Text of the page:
Youth Fight for Jobs activists in Nottingham have been pointing out for the last few years the lack of jobs available in the area. In some places in Nottinghamshire, there are at least 15 job seekers for every vacancy. This example shows that young people are willing to work, even in minimum wage jobs, despite what government ministers like Iain Duncan Smith might say. The problem is that there aren’t enough jobs out there.

Whilst there is plenty of socially useful jobs that could be done, such as nursing in the NHS, young people with skills are being forced into part-time and temporary jobs.

Some of the people applying had previously lost their jobs from chains that have gone into administration such as HMV. The government’s claim that the private sector will ‘pick up the slack’ is proving again and again to be a lie. Youth Fight for Jobs demands that the government creates decent jobs with decent pay for the millions of young people who are unemployed or underemployed.

Today, the unemployment figures will again show the level of misery being inflicted on ordinary people Britain as a result of the Con-Dem’s misery. Youth Fight for Jobs members in Nottingham will continue to campaign for a future for young people.

Rachel Reeves out does the ‘nasty’ party on welfare cuts

Leading trade unionists angrily condemned Rachel Reeves when she became shadow work and pension’s secretary for Labour after she promised to be tougher than the Tories on welfare. Yesterday (Monday 20th January) Rachel Reeves fulfilled her promise.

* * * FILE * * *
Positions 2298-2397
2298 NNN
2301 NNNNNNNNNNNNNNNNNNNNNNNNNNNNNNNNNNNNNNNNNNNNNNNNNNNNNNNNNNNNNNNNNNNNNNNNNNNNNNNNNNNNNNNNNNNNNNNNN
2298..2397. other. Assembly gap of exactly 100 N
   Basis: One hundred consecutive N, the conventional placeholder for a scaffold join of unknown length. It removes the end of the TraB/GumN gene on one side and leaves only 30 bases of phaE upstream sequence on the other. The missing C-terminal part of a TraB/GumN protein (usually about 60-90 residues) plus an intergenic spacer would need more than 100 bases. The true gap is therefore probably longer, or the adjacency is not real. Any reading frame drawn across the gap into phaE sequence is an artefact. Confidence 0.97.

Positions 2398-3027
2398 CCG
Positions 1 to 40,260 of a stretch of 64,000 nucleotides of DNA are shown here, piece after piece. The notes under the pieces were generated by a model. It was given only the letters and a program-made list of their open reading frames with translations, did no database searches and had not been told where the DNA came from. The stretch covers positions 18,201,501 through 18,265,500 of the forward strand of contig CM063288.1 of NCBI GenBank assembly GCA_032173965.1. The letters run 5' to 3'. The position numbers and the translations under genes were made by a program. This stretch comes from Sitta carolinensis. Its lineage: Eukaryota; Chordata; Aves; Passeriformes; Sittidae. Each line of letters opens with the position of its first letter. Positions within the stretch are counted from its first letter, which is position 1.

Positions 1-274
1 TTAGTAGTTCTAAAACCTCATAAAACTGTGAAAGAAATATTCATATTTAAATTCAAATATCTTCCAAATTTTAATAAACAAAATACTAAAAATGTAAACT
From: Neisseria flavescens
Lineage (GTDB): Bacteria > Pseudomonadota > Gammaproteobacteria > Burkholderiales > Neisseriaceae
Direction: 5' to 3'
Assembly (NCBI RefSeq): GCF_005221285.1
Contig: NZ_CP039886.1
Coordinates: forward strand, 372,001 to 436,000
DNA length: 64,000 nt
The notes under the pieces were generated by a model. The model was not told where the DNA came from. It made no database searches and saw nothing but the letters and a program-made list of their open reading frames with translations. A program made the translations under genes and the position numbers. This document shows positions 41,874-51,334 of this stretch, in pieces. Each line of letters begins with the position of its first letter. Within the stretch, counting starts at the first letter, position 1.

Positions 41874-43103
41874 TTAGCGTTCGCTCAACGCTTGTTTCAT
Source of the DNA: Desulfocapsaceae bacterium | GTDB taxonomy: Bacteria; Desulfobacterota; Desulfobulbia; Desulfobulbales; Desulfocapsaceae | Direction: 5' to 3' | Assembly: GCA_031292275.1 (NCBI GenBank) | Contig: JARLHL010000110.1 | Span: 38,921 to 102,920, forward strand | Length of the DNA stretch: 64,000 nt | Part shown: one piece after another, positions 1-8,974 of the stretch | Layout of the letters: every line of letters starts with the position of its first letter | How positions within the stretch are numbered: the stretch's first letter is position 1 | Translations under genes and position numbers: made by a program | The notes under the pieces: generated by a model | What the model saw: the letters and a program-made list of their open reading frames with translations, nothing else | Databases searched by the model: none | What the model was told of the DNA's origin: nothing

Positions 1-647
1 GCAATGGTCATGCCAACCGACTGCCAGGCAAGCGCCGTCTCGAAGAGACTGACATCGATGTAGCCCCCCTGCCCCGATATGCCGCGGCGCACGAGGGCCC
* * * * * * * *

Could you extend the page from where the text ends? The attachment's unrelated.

Ian Pattison, Youth Fight for Jobs

Rachel Reeves is demanding unemployed people who failed a maths and English tests and refused further training would lose their benefits. The media and their friends in the main pro-cuts parties try to blame unemployment on workers lacking the skills. The reality is, there are just not enough jobs out there. Youth Fight for Jobs is in favour of supporting anyone develop their English and maths, but we don’t support cutting their benefits. With further welfare cuts proposed, Reeves and colleagues will be more than happy to do just that.

Reeves has suggested people finding themselves out of work after long-term employment should get a £120 windfall over a 6-week period. How £120 is supposed to make all the difference after your job is cut, Reeves hasn’t explained?